The Significance of Duruthu Full Moon Poya Day

The Significance of Duruthu Full Moon Poya Day

Today is Duruthu full moon Poya Day. The important significance of Duruthu Full Moon Poya Day, marks Gautama Buddha’s first visit to Sri Lanka.

During the sixth century B.C. in the ninth month after his enlightenment, nine months after his Enlightenment, the blessed one visited Mahiyangana. His mission was to restore peace, to create a state of freedom from war or violence. The old chronicle Mahavamsa records and states “To free the beautiful land from the evil doing Yakkas”

At that time of the Buddha’s first visit to this country was inhabited by Yakkhas who were humans and descendents of Rawana and his brother Vibhhishana. The descendants of the Naga tribe were the prehistoric inhabitants of Lanka.

The Yakkhas and Nagas were in constant confrontation and there is a belief among Buddhists that God Summana Saman invited the Buddha to put an end to this hostility. It was on this invitation that the Enlightened One set foot on the Mahiyangana Mahanaga Grove.

At that time the Yakkhas had gathered there for a meeting. The Buddha stood in the sky above Mahanaga Grove where the Yakkhas were meeting. The Buddha stood there radiating rays of light from his body more pleasant, clear, calm and gentle than the moon light. A rainbow-like halo emanated around the Buddha.

The Yakkhas thought the Enlightened One was an invader and were not prepared to listen to him. Instead the Yakkha soldiers took up arms. It was time for the Buddha to subjugate Yakkhas. He set forth a terrible drought, heavy rains and thunder storms which the Yakkhas could not endure. They were terrified and realizing the Buddha was a supernatural being and turned submissive. They obeyed the Buddha and begged his pardon.

The Buddha laid his piece of cloth –Pathkada– on the ground, sitting on it he called the Yakkha and Naga leaders and admonished both parties. Thus Buddha was able to create peace among them. According to legends the Yakkhas who dispersed went to ‘Giri Divayina’ not being able to understand the words of the Buddha.

Meanwhile legends tell us the Devas and Nagas assembled at the Maha Naga Grove in large numbers and took refuge in the Triple Gem. Among them was God Sumana Saman. Legends say God Sumana Saman was a member of the Deva tribe from the central hills of Sri Lanka. This God attained “Sowan” or the first of the four paths or sages leading to Nirvana. God Saman begged for a relic to worship and the Buddha gave him a lock of his hair –the Hair Relic– God Sumana Saman received the Hair Relic in a gold casket.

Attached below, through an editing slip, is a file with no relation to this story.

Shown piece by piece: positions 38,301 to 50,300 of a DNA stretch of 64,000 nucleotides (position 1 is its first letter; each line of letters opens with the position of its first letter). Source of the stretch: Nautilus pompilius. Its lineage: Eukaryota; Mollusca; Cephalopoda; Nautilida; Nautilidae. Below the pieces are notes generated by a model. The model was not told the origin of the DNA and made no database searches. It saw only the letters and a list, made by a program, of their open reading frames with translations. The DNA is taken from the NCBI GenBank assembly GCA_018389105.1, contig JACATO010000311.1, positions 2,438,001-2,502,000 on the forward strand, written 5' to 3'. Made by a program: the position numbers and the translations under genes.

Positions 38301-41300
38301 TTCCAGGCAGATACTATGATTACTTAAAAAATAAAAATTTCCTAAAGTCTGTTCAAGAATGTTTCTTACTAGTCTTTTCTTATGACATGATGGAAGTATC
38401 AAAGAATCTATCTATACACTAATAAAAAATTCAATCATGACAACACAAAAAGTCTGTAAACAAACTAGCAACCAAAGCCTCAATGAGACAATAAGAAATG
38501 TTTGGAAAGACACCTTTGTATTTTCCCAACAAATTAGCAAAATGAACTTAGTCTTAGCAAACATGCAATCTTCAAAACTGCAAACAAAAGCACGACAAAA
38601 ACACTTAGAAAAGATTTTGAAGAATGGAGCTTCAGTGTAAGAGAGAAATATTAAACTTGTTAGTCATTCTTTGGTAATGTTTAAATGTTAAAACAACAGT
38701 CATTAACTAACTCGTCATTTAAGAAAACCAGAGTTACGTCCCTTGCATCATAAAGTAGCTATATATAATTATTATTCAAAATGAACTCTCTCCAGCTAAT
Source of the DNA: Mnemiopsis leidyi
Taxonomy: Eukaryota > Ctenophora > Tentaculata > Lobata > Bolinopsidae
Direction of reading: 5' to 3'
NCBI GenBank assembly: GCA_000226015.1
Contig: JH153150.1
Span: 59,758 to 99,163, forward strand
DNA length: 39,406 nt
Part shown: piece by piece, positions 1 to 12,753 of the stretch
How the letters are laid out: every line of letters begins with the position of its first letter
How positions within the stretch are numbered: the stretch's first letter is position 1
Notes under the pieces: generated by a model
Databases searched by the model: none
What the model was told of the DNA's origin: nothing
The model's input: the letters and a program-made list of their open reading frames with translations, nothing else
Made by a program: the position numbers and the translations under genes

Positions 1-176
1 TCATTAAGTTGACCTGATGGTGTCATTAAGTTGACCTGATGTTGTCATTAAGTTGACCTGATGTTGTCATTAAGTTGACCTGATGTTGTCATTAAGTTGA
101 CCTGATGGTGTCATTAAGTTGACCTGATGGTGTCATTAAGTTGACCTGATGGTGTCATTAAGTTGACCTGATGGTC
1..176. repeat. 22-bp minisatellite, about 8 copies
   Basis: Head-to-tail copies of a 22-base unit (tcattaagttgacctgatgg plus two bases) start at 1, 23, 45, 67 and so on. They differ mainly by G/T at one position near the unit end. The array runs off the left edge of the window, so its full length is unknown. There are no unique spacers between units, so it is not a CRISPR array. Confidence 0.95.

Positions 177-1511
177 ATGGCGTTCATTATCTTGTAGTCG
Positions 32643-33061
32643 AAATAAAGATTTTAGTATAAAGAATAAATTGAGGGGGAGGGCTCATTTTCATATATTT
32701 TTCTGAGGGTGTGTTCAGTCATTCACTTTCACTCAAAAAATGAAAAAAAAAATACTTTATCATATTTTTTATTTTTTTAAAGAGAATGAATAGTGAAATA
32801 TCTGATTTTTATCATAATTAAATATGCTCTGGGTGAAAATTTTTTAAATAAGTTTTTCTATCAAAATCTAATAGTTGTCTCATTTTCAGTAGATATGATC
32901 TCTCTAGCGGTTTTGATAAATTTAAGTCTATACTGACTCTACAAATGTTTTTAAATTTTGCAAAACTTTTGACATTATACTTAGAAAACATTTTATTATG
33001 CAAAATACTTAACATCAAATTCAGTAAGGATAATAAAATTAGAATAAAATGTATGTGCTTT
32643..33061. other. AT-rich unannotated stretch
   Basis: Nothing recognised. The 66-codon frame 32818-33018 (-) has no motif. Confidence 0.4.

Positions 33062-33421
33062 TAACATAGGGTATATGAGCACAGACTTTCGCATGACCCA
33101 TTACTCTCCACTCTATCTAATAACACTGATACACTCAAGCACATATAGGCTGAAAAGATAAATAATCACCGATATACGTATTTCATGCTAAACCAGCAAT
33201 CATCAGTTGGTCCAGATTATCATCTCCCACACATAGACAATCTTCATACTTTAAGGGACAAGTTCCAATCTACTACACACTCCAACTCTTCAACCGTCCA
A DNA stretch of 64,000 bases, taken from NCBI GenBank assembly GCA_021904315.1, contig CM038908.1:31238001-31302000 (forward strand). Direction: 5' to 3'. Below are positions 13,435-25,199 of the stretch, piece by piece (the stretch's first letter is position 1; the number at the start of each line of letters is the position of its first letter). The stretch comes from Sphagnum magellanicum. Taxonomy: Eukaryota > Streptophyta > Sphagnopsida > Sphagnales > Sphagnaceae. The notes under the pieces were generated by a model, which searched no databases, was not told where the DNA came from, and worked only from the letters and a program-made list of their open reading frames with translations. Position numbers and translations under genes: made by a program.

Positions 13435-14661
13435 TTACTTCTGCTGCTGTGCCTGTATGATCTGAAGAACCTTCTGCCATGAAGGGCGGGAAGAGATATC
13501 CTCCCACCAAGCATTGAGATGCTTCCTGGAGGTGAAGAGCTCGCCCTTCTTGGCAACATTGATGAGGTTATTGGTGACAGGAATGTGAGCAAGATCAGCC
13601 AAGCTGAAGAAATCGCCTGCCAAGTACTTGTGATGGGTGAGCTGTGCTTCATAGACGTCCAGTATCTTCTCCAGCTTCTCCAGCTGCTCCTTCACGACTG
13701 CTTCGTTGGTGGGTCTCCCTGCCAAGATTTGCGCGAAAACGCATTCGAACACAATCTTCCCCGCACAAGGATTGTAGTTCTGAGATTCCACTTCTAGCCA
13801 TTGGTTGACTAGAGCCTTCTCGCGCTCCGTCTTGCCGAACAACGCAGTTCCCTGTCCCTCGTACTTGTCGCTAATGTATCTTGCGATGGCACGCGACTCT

Miyuguna Seya which is also known as the Mahiyngana Dagaba was built at the site of the Mahanaga Grove in Minipe where the Buddha subjugated the Yakkhas. This was the first dagaba to be built on this land.

God Sumana Saman who built this Dagaba enshrined in it the ‘Kesa Dhathu’ –Hair Relic– which he received from the Thathagatha. Forty-five years later Arahant Sarabha Thera, a pupil of Arahant Sriputta Maha Thera brought the “Greeva Dhathu” –the Collar bone Relic– and had it enshrined in the dagaba. He had the dagaba reconstructed to a height of twelve cubits.

King Devanampiyatissa’s brother Uddhaculabhaya, constructed the thirty cubit tall Kanthaka Cethiya over the earlier dagaba. King Dutugemunu had it reconstructed to a height of eighty feet. This Dagaba was renovated from time to time by various kings such as Dhatusena, Sirisangabo and Agbo.

Recently this Chethiya was renovated by the Mahiyangana Chethiya Wardhana Samithiya.

It is during the month of Duruthu that the Duruthu Perahera of the Kelaniya Raja Maha Viharaya is held. This variegated perahera (with caparisoned elephants, Kandyan, Low country and Sabaragamuwa dancers and other performers) is probably only second to Sri Dalada Mligawa Esala Perahera held in the hill capital.

With the first visit of the Enlightened One this country was purified and our motherland was made suitable soil for Arahant Mahinda Maha Thera to establish Buddhism. We, the present population of this country are fortunate to have pure Buddhism in our land.

The teachings of Buddha are deeply imbued with the spirit of peace (Santi) that two cannot be separated. The terms of peace, He expounded at Mahiyangana on Duruthu Poya included calmness (Sama). Tranquility (Samatha), contentment (Santutthi) Harmlessness (Ahimsa) non-violence (Avihimsa) and peacefulness (Vupasama) (ST/KH)

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